Legislation is only part of the solution. We need a mix of legislative and non-legislative instruments to tackle persistent gender inequalities, especially in advancing women in high-level positions, but that has to start from the grassroots, says Michael O’Flaherty.
Professor Michael O’Flaherty is Director of the EU Agency for Fundamental Rights.
O’Flaherty spoke to EURACTIV’s Editor-in-Chief, Daniela Vincenti.
On the occasion of International Women’s Day, one cannot forget that breaking the glass ceiling is still a challenge in Europe. Do you see any positive evolution?
You are absolutely right to point to the challenges, but we are moving forward. We now have a European Commissioner with “gender equality” in the title for the first time: Věra Jourová is the current EU Commissioner for Justice, Consumers and Gender Equality.
There is also a proposed directive on increasing the proportion of women on corporate boards. However, the reality is that when looking at the labour market, the glass ceiling remains strong. Employment rates for women remain low. In addition, women are more often working part-time, for lower wages and in less prestigious jobs.
At home, women still do the lion’s share of housework. As a result, when time spent in unpaid work is taken into account, women have longer working weeks with more multi-tasking demands placed on them than many men.
In a recent FRA survey, the agency points out that 3 out of 4 women in high-ranking positions have suffered sexual harassment at least once in their professional life. This is a stunning finding, considering legislation is in place to punish perpetrators. Why are women still so vulnerable in the workplace?
We need to keep in mind that it is not exclusively the FRA’s findings and recommendations that can make a difference. It is for policymakers to come up with the best policy responses for this type of violence.
FRA’s survey on violence against women showed that in all EU member states, many women do not report their experiences of abuse to the authorities. As a result, the majority of violence against women continues to be hidden and perpetrators are not confronted.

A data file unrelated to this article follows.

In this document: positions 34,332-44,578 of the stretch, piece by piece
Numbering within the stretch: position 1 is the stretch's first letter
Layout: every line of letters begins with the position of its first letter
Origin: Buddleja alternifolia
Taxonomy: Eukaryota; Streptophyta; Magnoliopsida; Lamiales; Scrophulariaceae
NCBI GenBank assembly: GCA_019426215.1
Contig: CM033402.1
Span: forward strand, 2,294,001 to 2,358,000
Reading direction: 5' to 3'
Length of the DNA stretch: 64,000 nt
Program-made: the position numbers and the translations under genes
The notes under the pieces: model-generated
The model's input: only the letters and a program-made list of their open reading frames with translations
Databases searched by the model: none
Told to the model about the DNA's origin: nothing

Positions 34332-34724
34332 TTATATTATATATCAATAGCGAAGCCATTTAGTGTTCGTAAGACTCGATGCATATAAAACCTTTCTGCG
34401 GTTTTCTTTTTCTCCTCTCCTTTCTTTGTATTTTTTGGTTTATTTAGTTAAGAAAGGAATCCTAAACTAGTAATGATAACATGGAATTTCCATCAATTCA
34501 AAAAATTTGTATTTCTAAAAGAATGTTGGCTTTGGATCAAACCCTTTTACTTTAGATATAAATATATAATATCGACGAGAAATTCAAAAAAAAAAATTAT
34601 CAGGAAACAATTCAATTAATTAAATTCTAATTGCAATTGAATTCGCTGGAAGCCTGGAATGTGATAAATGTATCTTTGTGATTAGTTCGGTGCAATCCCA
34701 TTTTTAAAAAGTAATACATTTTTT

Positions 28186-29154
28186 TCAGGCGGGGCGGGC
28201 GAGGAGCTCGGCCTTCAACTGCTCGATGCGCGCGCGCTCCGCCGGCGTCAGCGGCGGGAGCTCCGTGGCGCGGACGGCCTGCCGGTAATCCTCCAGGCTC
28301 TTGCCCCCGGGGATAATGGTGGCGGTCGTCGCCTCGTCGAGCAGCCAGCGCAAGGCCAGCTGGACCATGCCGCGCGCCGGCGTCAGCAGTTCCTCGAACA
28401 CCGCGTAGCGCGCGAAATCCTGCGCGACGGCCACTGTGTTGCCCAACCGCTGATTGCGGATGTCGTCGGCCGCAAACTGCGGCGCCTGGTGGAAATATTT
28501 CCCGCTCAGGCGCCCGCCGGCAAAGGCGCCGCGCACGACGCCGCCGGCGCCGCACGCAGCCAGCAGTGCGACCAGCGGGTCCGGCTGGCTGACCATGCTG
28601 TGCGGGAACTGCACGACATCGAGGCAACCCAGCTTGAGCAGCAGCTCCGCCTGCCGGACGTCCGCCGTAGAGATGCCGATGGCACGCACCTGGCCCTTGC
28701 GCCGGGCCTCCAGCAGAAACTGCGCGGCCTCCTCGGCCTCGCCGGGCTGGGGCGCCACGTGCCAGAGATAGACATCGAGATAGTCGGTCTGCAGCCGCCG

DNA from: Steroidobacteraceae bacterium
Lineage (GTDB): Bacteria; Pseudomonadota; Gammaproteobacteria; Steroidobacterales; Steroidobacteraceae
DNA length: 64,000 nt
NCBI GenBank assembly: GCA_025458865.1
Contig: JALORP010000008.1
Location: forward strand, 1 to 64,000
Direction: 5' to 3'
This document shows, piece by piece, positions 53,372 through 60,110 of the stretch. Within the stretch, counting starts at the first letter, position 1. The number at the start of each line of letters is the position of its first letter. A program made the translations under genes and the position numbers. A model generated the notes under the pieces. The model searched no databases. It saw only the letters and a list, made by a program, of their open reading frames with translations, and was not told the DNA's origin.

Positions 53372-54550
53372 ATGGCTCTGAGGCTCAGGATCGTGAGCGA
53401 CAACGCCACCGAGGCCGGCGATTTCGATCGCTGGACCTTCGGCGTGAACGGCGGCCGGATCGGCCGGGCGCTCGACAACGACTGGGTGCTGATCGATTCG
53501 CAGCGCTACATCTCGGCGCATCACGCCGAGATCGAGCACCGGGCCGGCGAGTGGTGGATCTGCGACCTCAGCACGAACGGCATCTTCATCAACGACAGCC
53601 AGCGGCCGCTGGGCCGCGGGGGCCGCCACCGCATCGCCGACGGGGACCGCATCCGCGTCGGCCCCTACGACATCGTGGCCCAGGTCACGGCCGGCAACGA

Therefore, different avenues for highlighting and combating violence against women need to be explored further. Gender roles that reproduce old stereotypes, and women’s exposure to the risk of sexual harassment in different settings such as the workplace, continue to have a negative impact on the lives of all women.
One cannot forget that in order to become a manager, women may need to challenge existing stereotypes and gender roles. They may also work in more male-dominated environments where they are exposed to greater risks of sexual harassment.
At the same time, women in top positions may be more aware of gender inequalities and what constitutes inappropriate behaviour at work.
Your research shows that in Nordic countries, considered at the forefront on gender equality, women have suffered more in terms of sexual harassment than southern countries. How do you explain that?
There is no single explanation. It is probably due to a combination of several factors that need to be considered. This includes whether it is acceptable for women in certain societies to talk to other people – including researchers – about their experiences of violence and harassment.